The Haunted Castle (1921 film)

The Haunted Castle
(Schloss Vogelöd)

Title card
Directed by F. W. Murnau
Produced by Erich Pommer
Written by Carl Mayer
Berthold Viertel
Rudolph Stratz (novel)
Starring Arnold Korff
Lulu Kyser-Korff
Lothar Mehnert
Paul Hartmann
Paul H. Bildt
Olga Tschechowa
Cinematography László Schäffer
Fritz Arno Wagner
Distributed by Uco
Release dates
  • 21 April 1921 (1921-04-21)
Running time
70 minutes
(at 20 f.p.s.)
Country Weimar Republic
Language Silent
German intertitles

The Haunted Castle (1921), also known as Schloß Vogelöd and Castle Vogeloed, is a silent chamber-drama directed by Friedrich Wilhelm Murnau.

Plot summary

A company of men meet for a hunt lasting several days at Castle Vogelöd, being hosted by Lord von Vogelschrey, but a sweeping rain brings the pleasure to nought and they spend their time in the inward parts of the castle. Even the not invited Count Johann Oetsch appears. He gets eschewed by other partakers of the hunt since he is reputed to have shot his own brother, Peter, a few years ago. This rumour gets nourished by a retired Judge of the District Court.

The widow of the brother, the remarried Baroness Safferstätt, is also expected – which makes the situation unpleasant for the host. Count Oetsch neclects this matter and remains. The Baroness is affrighted by their coming and determined to depart again. The report of the coming of Father Faramund, allied with her former husband, is kept back by her; she will make confession unto him.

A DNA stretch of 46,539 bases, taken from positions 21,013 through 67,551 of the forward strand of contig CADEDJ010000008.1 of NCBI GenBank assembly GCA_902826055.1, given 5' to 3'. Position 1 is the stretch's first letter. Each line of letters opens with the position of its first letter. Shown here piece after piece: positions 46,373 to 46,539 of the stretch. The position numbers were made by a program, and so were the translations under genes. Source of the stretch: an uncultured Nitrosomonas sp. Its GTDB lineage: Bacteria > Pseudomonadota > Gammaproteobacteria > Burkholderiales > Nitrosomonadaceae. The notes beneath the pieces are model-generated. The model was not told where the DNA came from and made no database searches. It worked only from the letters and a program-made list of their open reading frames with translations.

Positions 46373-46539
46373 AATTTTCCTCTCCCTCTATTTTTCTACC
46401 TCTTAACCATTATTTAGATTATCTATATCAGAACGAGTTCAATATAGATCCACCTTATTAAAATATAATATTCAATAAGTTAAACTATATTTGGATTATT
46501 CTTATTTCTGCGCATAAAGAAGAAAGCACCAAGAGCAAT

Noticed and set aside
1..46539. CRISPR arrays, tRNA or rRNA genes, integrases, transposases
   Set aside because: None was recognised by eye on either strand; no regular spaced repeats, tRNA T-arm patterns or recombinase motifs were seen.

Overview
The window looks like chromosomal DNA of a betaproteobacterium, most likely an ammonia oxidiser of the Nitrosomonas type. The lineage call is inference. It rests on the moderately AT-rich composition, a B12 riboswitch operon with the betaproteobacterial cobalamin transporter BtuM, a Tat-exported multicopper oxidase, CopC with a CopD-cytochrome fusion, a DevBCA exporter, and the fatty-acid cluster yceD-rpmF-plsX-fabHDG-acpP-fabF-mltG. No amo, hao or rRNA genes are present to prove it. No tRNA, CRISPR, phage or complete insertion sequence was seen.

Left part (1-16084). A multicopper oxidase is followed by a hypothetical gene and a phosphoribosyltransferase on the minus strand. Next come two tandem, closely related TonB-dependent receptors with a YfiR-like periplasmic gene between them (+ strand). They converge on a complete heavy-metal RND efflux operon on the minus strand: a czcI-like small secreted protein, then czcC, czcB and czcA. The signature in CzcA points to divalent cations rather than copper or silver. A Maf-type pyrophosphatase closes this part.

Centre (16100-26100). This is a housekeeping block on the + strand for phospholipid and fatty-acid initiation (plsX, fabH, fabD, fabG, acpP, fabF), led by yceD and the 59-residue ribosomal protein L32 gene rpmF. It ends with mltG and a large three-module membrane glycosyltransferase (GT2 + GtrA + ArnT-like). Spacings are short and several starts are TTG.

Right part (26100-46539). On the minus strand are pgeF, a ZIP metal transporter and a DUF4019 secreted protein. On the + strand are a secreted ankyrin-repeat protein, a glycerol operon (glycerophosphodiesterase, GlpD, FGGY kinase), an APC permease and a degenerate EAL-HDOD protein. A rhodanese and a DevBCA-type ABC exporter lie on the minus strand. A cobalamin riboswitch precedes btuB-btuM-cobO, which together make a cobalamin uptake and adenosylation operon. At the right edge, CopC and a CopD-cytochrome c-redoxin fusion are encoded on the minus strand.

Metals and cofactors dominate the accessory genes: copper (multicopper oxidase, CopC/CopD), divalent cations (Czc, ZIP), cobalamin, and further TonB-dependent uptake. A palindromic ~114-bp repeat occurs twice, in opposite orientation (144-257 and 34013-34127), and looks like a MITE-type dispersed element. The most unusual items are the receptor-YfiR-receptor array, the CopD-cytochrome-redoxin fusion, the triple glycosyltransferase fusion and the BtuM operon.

In the following days, Oetsch and the Baroness – and the Baron – accuse one another of the murder of the brother of the Count. At the same time, in flashbacks, follows a confession in stages of the Baroness, that her marriage was anything but harmonious. Her husband became more and more interested in spiritual things than in her, so that she, in the presence of Baron Safferstätt, a friend of her husband, had wished for something "evil" – which in turn had falsely interpreted it and thereafter shot her husband. This common trespass had finally let her and the Baron be married, without something else to feel for each other than emptiness.

The Father takes his false beard and his wig off, revealing himself as Count Oetsch who now can justify his innocence. Baron Safferstätt shoots himself. The true Father Faramund comes to the castle.



External links

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